John S. Morgan

From Wikipedia, the free encyclopedia
Jump to: navigation, search
John S. Morgan
Maryland House of Delegates District 13B
In office
1991–1999
Preceded by William C. Bevan & Susan R. Buswell
Succeeded by John A. Giannetti, Jr.
Constituency Prince George's County & Howard County
Personal details
Born (1963-12-23) December 23, 1963 (age 50)
Washington, D.C.
Political party Republican
Profession Engineer

John S. Morgan was a member of the Maryland House of Delegates, representing District 13B, which covered portions of Prince George's County & Howard County Maryland. Along with fellow Republican Martin G. Madden, he helped unseat incumbent Democrat William C. Bevan from office. In 1998, he was defeated by Democrat John A. Giannetti, Jr.. It was the second time he had faced Giannetti in the general election, the first time being in 1994 when he handily defeated him.

Morgan also ran for United State Congress in 1996 against incumbent Steny Hoyer, but was defeated by 14 percentage points.

Education[edit]

Delegate Morgan graduated from Loyola College with his Bachelor of Science in physics in 1984. He later returned to school, this time attending the Whiting School at the Johns Hopkins University where he received his Master's degree in 1988 and his PhD in 1990.

Career[edit]

Prior to elected office, Delegate Morgan was a senior engineer at the Johns Hopkins Applied Physics Laboratory. From 2001 to 2010, he directed the Office of Science and Technology within the National Institute of Justice, the office in the Department of Justice responsible for the nation's development of technology for state and local law enforcement, corrections, and crime laboratories. He currently is the Command Science Advisor to the US Army Special Operations Command. He received the Service to America medal in 2007 for his work to improve the nation's capacity to use DNA evidence.

Morgan was also a Congressional Science Fellow with the American Physical Society from 1994 until 1995. He continues to be a member of the American Physical Society in addition to the Materials Research Society, the American Society for Nondestructive Testing, and the American Council of Young Political Leaders. He is a recipient of the Charles E. Miller Award and is a member of the Howard County Republican Party.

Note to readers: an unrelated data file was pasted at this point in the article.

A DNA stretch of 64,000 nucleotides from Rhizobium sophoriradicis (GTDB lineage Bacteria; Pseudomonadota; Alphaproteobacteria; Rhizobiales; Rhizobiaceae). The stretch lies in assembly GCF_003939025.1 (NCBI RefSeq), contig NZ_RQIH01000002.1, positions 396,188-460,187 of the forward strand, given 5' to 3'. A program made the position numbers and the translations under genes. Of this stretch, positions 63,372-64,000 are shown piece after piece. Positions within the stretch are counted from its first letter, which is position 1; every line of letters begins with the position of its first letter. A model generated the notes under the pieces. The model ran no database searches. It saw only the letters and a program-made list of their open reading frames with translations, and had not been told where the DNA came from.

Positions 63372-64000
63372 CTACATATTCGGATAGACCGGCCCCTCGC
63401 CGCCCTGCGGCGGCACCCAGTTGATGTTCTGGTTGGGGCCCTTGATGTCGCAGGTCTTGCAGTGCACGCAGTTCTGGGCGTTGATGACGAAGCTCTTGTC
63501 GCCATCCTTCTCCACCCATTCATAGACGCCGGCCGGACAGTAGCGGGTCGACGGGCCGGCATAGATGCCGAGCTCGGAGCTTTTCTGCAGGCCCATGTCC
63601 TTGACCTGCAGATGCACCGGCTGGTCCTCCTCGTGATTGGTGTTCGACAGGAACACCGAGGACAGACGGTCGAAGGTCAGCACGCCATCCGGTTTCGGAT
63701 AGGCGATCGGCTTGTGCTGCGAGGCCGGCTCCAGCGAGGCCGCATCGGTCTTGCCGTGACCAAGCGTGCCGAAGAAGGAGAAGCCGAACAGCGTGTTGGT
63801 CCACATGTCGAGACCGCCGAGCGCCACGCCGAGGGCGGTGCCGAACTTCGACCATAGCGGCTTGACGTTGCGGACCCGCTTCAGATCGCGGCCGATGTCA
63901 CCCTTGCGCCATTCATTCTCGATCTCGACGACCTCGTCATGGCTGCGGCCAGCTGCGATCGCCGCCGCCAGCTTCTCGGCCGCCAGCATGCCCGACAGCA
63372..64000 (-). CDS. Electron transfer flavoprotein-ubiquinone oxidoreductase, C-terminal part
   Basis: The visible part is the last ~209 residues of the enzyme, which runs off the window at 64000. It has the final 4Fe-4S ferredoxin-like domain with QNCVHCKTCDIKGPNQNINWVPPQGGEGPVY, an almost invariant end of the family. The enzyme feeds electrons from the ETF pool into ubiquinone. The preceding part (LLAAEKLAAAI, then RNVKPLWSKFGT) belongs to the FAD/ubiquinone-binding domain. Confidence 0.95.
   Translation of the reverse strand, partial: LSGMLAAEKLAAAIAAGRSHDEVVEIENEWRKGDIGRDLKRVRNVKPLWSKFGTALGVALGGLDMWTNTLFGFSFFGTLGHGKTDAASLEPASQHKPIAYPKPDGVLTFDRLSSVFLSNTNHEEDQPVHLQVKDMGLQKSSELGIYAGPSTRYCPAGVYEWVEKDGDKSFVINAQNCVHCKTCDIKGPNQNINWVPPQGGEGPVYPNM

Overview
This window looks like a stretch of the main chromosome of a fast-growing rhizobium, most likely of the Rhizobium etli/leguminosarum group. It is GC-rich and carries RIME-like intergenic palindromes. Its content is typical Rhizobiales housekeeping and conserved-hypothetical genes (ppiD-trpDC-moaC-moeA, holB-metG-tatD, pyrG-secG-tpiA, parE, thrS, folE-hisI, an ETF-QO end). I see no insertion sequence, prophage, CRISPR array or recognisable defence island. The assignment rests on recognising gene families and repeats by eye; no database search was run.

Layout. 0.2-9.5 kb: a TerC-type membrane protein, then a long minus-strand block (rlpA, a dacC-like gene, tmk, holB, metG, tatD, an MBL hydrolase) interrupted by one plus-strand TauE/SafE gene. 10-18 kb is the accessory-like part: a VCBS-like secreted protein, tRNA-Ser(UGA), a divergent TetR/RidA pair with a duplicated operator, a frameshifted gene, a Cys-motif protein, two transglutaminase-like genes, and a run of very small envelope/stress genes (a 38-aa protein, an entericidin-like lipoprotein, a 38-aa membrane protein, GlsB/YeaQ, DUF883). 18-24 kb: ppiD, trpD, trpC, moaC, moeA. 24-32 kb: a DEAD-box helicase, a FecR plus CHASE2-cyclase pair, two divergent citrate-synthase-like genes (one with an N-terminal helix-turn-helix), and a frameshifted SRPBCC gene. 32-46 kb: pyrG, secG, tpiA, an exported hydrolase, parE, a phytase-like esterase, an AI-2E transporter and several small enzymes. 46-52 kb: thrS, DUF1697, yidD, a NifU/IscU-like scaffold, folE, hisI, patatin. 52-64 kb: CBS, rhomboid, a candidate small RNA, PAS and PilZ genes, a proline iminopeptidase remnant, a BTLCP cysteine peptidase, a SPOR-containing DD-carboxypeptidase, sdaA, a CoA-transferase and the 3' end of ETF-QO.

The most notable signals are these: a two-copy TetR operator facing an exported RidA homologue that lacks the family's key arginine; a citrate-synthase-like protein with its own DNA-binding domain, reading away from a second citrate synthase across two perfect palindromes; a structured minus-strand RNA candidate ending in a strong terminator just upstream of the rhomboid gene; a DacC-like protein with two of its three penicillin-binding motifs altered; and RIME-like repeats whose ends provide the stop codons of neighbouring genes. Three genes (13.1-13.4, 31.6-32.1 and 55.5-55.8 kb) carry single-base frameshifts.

While a member of the Maryland House of Delegates, Morgan was a member of the Constitutional and Administrative Law Committee from 1991 until 1992, the Judiciary Committee in 1993 and the Commerce and Government Matters Committee from 1994 until 1999. He was also a member of the Joint Advisory Committee on Legislative Data Systems from 1993 until 1999, the Joint Committee on Legislative Ethics from 1995 until 1999, and a member of the bi-County Committee for the Prince George's County Delegation.

Election results[edit]

  • 1998 Race for Maryland House of Delegates – District 13B[1]
Voters to choose one:
Name Votes Percent Outcome
John A. Giannetti, Jr., Dem. 4,950   58%    Won
John S. Morgan, Rep. 3,512   42%    Lost
  • 1996 Race for U.S. Congress – District 5[2]
Voters to choose one:
Name Votes Percent Outcome
Steny H. Hoyer, Dem. 121,288   57%    Won
John S. Morgan, Rep. 91,806   43%    Lost
  • 1994 Race for Maryland House of Delegates – District 13B[3]
Voters to choose one:
Name Votes Percent Outcome
John S. Morgan, Rep. 4,167   57%    Won
John A. Giannetti, Jr., Dem. 3,101   43%    Lost
  • 1990 Race for Maryland House of Delegates – District 13B[4]
Voters to choose two:
Name Votes Percent Outcome
Martin G. Madden, Rep. 11,112   31%    Won
John S. Morgan, Rep. 9,108   25%    Won
Robert J. DiPietro, Dem. 7,864   22%    Lost
William C. Bevan, Dem. 7,772   22%    Lost

References and notes[edit]

  1. ^ "House of Delegates Results". Maryland State Board of Elections.  Retrieved on Jan, 25th, 2008
  2. ^ "United States Congress Results". Maryland State Board of Elections.  Retrieved on Jan, 25th, 2008
  3. ^ "House of Delegates Results". Maryland State Board of Elections.  Retrieved on Jan, 25th, 2008
  4. ^ "House of Delegates Results". Maryland State Board of Elections.  Retrieved on Jan, 25th, 2008

See also[edit]